R514 – Vue sur l’Estaque, 1882-1883 (FWN188)
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Vue sur l’Estaque is a painting left at the stage of a first, very rapid, lay-in. Its interest lies in revealing Cézanne’s point of departure and implicitly suggesting his early thoughts about the painting’s composition. There is no suggestion of the parallel touch. Here Cézanne sketches in the whole painting with whatever touch comes to hand, sometimes a roughly parallel one in three dimensions (in the trees), at other times a purely flat one, and in the sky a sweeping one that serves merely to wipe his brush clean. Yet his starting point has achieved much. The color masses have been distributed well and patterns of concentration and release have been established. The path curving around the flat ground on the right leads clearly past a dark tree and then turns left to follow the three sunlit façades; this leads us into space, establishes an unusual concentration in the center, and divides the composition into two equal halves. The colors are closer to neutral than they would be after elaboration but their final balance has already been suggested: for example, violet has already been added to the blue of the bay to balance the water properly against the warm roofs and walls.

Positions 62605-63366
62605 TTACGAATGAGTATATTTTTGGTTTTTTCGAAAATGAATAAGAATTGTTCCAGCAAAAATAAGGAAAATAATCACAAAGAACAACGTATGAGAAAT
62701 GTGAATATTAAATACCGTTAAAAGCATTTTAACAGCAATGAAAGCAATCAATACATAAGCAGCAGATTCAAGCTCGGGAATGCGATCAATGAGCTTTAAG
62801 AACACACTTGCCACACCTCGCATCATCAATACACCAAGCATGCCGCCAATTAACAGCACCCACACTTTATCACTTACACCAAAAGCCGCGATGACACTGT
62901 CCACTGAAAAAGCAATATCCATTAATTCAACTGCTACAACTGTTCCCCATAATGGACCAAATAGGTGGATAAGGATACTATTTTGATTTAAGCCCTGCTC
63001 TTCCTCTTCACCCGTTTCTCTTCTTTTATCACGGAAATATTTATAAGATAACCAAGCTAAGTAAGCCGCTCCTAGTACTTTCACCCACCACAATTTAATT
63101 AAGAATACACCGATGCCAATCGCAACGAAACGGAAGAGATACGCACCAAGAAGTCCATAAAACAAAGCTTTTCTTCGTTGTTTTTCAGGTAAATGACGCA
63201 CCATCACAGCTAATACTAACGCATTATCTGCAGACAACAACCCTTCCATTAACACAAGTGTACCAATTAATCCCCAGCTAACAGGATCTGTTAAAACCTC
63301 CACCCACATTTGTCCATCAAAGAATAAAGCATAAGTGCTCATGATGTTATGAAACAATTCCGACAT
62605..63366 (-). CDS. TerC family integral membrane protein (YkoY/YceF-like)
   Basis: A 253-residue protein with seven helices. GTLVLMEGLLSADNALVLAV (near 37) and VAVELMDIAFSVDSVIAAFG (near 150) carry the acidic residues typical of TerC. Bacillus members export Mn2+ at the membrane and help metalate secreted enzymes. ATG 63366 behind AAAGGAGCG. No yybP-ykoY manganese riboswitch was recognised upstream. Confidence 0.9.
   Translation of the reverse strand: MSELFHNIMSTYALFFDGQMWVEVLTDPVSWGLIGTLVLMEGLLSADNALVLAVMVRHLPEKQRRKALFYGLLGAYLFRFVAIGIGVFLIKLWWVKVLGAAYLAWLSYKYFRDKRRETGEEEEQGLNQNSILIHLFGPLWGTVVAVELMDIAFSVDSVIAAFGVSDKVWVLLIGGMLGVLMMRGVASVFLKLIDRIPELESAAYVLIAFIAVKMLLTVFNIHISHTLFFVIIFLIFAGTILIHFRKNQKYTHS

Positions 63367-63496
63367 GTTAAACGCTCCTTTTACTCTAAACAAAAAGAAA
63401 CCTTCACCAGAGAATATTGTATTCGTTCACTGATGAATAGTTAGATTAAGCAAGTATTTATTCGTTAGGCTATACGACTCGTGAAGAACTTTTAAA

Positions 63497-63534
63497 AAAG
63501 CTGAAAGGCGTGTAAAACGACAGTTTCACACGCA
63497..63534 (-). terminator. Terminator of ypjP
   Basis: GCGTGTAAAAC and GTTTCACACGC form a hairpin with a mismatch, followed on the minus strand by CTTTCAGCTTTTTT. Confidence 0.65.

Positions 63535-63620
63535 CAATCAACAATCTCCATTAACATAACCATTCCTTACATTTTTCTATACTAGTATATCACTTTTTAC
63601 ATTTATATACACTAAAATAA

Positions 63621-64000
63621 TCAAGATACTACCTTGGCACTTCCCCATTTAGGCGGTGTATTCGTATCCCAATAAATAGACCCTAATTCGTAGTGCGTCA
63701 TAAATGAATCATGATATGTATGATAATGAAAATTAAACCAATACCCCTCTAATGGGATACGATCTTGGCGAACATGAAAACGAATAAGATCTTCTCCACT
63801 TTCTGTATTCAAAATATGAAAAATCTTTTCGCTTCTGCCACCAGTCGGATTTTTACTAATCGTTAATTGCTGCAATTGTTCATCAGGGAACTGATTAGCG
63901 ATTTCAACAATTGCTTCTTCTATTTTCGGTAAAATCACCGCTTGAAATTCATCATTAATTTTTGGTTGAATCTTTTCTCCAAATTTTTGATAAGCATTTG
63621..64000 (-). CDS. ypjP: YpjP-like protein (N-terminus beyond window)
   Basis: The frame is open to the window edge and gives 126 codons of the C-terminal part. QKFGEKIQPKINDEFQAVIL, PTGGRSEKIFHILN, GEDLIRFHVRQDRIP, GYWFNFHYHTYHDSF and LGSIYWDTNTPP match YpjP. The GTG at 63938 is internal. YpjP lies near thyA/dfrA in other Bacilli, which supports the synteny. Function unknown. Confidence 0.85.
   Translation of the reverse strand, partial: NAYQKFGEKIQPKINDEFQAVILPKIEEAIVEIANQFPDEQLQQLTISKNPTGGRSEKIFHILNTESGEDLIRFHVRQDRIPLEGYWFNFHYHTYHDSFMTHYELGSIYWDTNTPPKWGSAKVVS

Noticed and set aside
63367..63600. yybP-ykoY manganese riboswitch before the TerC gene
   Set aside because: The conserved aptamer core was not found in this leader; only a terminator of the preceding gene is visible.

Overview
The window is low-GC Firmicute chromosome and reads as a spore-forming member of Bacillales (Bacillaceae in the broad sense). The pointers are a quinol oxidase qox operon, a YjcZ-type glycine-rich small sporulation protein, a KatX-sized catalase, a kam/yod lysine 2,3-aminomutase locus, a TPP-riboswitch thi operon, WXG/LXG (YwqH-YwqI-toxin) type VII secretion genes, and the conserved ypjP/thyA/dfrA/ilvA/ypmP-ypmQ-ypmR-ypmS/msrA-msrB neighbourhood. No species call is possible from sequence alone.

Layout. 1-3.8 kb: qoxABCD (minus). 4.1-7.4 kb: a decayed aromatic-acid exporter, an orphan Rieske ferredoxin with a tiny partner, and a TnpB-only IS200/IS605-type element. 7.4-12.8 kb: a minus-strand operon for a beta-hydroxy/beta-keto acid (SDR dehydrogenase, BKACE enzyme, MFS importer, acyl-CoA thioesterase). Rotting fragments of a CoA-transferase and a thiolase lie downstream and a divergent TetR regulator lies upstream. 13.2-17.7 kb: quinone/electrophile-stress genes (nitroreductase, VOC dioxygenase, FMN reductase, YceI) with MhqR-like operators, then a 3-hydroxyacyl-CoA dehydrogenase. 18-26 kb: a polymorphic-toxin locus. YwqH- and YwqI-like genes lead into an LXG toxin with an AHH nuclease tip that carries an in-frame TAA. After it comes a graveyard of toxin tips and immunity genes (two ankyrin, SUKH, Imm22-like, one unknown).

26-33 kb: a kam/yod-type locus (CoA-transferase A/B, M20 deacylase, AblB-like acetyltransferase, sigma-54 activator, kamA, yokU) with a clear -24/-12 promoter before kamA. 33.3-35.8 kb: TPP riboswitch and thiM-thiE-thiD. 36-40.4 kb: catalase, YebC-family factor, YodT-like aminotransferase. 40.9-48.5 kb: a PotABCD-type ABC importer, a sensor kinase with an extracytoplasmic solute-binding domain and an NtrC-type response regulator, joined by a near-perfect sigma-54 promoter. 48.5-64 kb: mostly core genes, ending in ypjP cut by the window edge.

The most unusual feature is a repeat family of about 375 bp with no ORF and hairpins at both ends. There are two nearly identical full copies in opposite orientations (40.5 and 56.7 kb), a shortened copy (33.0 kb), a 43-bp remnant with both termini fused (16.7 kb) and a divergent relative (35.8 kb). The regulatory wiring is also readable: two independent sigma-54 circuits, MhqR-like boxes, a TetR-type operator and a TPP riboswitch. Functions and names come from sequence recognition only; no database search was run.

We may assume that as he began to paint he recognized that the parallel touch would not work here. The vegetation would present no problems, but the principal attraction of the site was the involution of space in the center, where the curves of the round platform and the turning buildings meet. This turning inwards would not be convincingly represented by the parallel touch. Perhaps no other solution occurred to him; but be that as it may, it is worth noting that his procedure was the opposite of that in R380, Le Bassin du Jas de Bouffan picture, where the parallel touch provided the only thinkable solution.
Source: Pavel Machotka: Cézanne: Landscape into Art
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